This client owned and ran a roastery. He gave Peter some tips and offered to procure for him a Turkish-made roaster. The same one I find him waiting to load and switch on to show me what he does, and how. This, after he has scooped two small samples of beans from bags, put each on a separate sheet of paper. And used these to show-and-tell me the difference between washed coffee beans, where water is used to remove the skin and pulp while the coffee fruit is still fresh – how most of the world’s coffees are processed – and the sun-dried process, used when water is scarce and there are no washing facilities.
They signed a lease with their current landlord and bought a 65-year-old turntable from him to play Peter’s favourite vinyls, worked with an architect to transform the place into what Bean Green would become – not too different from how it is now – then, “we had to wait. Pay rent for the eight months it took before the roaster arrived”, Mel tells me.
They were on survival tenterhooks.
They would be the first Durban café roasting in-house. “I thought it would be a good idea to have the café so people could taste the coffee they were purchasing.”
Watching from the wings, she got some insights into the art of coffee-making from a US couple, Ben and Kristy Carlson, who had a coffee shop where Glenwood Bakery now is.
The Carlsons would leave Durban and move to Burundi in 2011. There, seeing both injustice and poor farming practices, they launched their successful Long Miles Coffee Project, initially to help micro bean farmers and others set up coffee washing stations. “Our first coffee season we worked with just 50 coffee farmers, we now work with over 5,500 coffee farming families on 11 unique hills within Burundi, with expansion efforts under way into Uganda and Kenya,” their website, worth a read, notes.
“When they closed their Durban coffee shop, we bought their espresso machine,” says Mel. “I learned from them, from experience, from scouring the internet. I spoke to as many people as I could.” Sort of by default, she became a barista.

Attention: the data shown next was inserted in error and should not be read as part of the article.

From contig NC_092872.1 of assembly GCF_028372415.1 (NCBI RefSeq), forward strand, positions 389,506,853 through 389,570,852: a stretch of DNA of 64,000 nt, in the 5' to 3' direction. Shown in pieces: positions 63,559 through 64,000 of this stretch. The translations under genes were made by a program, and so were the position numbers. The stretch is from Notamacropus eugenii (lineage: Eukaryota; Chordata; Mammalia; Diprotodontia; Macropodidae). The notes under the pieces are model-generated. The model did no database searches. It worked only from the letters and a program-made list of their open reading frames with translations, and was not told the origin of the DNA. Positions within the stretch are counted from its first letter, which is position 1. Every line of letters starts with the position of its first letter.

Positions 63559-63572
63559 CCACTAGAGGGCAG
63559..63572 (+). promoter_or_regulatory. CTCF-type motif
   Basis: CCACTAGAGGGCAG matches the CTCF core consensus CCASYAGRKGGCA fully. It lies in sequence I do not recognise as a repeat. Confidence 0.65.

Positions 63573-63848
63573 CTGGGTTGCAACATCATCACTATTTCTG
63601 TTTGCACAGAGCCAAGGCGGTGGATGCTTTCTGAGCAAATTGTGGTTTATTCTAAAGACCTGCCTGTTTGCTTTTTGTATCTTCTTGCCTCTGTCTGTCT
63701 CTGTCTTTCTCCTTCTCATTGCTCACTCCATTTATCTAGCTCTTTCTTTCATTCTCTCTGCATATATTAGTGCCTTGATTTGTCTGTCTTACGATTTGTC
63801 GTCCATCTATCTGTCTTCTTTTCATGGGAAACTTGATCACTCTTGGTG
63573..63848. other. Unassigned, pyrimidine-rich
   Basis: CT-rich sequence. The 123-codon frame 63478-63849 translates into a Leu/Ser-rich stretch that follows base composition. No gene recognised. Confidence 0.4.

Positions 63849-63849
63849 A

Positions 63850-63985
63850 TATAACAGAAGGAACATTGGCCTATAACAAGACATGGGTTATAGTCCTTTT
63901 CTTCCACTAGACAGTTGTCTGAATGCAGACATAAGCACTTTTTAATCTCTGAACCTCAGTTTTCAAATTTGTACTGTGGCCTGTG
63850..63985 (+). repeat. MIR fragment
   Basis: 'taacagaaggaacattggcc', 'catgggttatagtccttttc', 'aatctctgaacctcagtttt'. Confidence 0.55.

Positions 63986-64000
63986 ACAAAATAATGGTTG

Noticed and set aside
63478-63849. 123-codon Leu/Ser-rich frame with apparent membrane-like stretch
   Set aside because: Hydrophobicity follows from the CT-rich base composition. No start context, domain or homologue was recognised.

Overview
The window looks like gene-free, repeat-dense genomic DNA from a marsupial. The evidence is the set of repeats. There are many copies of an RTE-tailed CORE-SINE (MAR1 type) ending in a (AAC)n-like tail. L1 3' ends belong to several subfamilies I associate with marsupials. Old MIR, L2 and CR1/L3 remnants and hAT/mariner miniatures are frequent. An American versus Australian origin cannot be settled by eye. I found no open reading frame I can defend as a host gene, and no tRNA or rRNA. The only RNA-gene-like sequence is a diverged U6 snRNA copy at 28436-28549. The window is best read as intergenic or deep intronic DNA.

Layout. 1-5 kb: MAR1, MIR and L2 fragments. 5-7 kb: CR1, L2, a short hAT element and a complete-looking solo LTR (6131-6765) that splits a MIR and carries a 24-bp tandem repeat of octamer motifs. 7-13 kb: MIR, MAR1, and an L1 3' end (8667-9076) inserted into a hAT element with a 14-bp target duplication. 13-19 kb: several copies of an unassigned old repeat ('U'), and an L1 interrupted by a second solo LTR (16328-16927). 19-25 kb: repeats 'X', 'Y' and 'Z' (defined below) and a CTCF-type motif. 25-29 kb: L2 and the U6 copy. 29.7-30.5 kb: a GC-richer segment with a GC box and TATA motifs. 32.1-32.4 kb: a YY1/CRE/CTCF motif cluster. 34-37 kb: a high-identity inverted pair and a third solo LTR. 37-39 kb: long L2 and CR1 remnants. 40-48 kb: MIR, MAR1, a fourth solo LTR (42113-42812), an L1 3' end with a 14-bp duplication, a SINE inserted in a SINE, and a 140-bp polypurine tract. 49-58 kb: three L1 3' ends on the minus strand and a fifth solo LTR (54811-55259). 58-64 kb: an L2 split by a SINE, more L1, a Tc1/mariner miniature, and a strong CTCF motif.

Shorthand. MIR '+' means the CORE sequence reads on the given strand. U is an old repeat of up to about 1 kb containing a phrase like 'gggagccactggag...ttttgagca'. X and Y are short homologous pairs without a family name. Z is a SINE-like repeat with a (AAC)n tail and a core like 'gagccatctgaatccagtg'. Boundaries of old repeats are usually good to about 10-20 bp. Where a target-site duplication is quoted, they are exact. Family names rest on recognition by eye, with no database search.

“There was a couple from Australia, working for Oxfam, who came in every morning. They were my guinea pigs. I tested my cappuccino and flat white skills on them. Got feedback.”
It was a hectic time. “Anyone who came in, I needed for them to have the best time so that they’d come back.” She laughs. As she does. A lot.
“I was in the kitchen making muffins, milk tart, quiches at 5am. My dad and I did the roasting, served the food, made the coffee, served the coffee.”
Ben Carlson twisted her arm hard – “forced me” – to enter the SCASA (Speciality Coffee Association of SA) barista competition in 2009. He was involved with the association. “I’d been making coffee for just four months.” Not enough time to know much about what she was doing. “But it was worthwhile. I learned so much and got to know so many cool people. You sometimes just have to put yourself through things.”
So, Bean Green was up and running. Things were hectic. And they were wondering how to get more people through the doors.
Then the first edition of the (now defunct) Café Society Awards contest was launched, which judged and named the top coffee shops and baristas in greater Durban. “We’d been open five months.” Bean Green was named the winner. Mel won the “Barista Personality” award.
“It was fantastic, a huge deal. We were so surprised and delighted.
“We won the next two years in a row. And were among the top five for the next 10 years.” Twice she was KZN barista of the year.
“It was a great platform to get the word out. After we won the second time, we were able to hire a dedicated barista.” That was Rory Rosenberg, who now has a successful coffee company in Norway and was Norway’s 2017 barista champion.
Back then, around 2011, when getting a good cappie in Durban was still hit and miss but your chances were beginning to improve, two guys putting out an upscale surfing magazine took to working on their mag at Bean Green. One of them was its coffee-loving publisher, Iain Evans.
“They surfed, then worked on the mag here. They heard I had a media degree and drew me in. I started copy editing for them. They bought me a surfboard to teach me how to surf. I taught them how to make coffee.”
“Working on our surfing magazine, we were visiting surf spots all around South Africa. Coffee shops were always our offices. We knew where to find a cold beer and good coffee at every coastal town in the country,” says Evans.